Liz Truss Refuses To Apologise For Her Role In Mortgage Rate Rises In Toe-Curling Interview

Sky News' Ed Conway interviewing Liz Truss over her premiership
Sky News' Ed Conway interviewing Liz Truss over her premiership Sky News

Liz Truss has refused to apologise or even take responsibility for the leap in mortgage rates which occurred during her short-lived premiership.

In an interview which aired on Sunday, the former prime minister was put in the hot seat once again over the long-term impacts of her disastrous mini-budget (which saw her ousted from office after seven weeks).

Sky News’ economics editor Ed Conway asked: “Do you have an apology for the people whose mortgages went up so much when you were in office?”

“Well, I question the premise of what you’re asking me, Ed,” Truss said. “Because the fact is, mortgage rates have gone up across the world.

“The issues that I faced in office were issues of not being able to deliver the agenda I’d set out, because of a deep resistance within the British economic establishment.”

Truss has regularly hit out at the so-called “deep state” in recent months – and previously called anyone who thinks she crashed the economy “very stupid or very malevolent”.

She continued: “I think it’s wrong to suggest that I’m responsible for British people paying higher mortgages. That is something that has happened in every country in the free world.”

Conway said: “So even though mortgage rates went up – [and] you can see they went up very sharply during your time in office?”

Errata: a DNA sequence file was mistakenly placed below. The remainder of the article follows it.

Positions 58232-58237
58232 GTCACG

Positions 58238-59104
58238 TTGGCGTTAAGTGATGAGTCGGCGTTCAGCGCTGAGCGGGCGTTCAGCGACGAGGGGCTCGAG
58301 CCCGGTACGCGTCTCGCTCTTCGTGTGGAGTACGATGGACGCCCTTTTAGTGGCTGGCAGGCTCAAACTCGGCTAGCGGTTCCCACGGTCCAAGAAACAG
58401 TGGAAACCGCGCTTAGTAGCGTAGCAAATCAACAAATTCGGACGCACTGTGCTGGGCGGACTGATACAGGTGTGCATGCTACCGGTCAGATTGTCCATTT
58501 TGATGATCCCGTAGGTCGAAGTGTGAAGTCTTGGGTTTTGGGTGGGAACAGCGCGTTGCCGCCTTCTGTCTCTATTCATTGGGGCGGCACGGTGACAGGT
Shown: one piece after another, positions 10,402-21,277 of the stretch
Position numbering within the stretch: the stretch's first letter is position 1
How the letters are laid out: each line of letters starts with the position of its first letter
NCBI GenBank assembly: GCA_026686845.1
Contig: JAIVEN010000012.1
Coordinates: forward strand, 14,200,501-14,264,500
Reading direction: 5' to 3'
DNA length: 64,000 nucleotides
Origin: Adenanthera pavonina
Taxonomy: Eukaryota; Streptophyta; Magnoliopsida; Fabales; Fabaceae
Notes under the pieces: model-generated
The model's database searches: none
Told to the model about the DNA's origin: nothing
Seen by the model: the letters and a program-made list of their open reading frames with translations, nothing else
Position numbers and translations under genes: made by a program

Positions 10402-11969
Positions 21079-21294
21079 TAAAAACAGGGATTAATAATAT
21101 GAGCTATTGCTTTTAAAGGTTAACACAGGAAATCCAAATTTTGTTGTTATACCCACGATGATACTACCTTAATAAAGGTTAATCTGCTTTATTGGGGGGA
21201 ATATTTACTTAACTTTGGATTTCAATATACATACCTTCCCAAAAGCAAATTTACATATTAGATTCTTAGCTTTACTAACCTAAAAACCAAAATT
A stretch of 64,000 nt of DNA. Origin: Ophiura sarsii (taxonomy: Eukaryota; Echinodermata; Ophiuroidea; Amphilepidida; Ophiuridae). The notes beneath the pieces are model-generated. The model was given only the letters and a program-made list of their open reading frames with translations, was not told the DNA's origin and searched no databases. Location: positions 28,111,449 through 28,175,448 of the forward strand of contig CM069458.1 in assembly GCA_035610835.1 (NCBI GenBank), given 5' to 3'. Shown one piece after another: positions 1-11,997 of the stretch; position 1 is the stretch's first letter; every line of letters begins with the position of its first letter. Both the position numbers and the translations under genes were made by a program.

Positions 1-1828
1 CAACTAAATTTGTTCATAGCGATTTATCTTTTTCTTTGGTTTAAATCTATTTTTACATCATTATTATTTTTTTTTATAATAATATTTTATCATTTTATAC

Truss said: “They have gone up everywhere. There was a global rise in mortgage rates, and I think it’s disingenuous to say that was the result of policies I’ve pursued.

“Now, we had a specific issue with the gilt markets. But that issue was driven by the actions by the Bank of England.

“What frustrates me, Ed, is that journalists like you are not asking those difficult questions to the Bank of England of what they did in the autumn of 2022.”

The Bank of England had to step in after Truss unveiled £45m of unfunded tax cuts, to buy up to £65 billion worth of government bonds to protect some pension funds.

But Truss said the issues with the market come back to decisions made by the Bank – and urged viewers to read her book, Ten Years To Save The West, for more details.

The former PM said: “I do think it’s a problem when elected politicians are held responsible for decisions they don’t have any ability to influence.

“That is what has frustrated me about this situation. I’m not saying I got everything absolutely perfect in the way the policy was communicated.

“What I am saying is I faced real resistance and actions by the Bank of England  that undermined my policy and created problems in the market.”

Asked if she had tried to address these problems directly with the Bank of England governor Andrew Bailey, Truss eventually admitted she had never even met him.

She said: “I had a meeting set up and I wanted to meet him but I was advised that would be a bad idea.

Perhaps I shouldn’t have taken that advice, but that advice came from the cabinet secretary and what I didn’t want to do was further exacerbate the problems.”

Conway said: “So you’re blaming the cabinet secretary for why you didn’t meet him?”

She said she was just being “honest”, and she did not want to “exacerbate” the “serious” situation the country was  in.

The former PM – who is still a backbench MP – then claimed: “There has been a narrative promoted in Britain about what happened in autumn 2022 that simply isn’t true.

“And the Labour Party have ridden on the back of that narrative.

“Personal attacks on me are from people who don’t want to talk about the fundamental failings of what is essentially a Blairite consensus.

“Those people who indulge in personal attacks on me are people who don’t want to face the truth about the problems in our country.”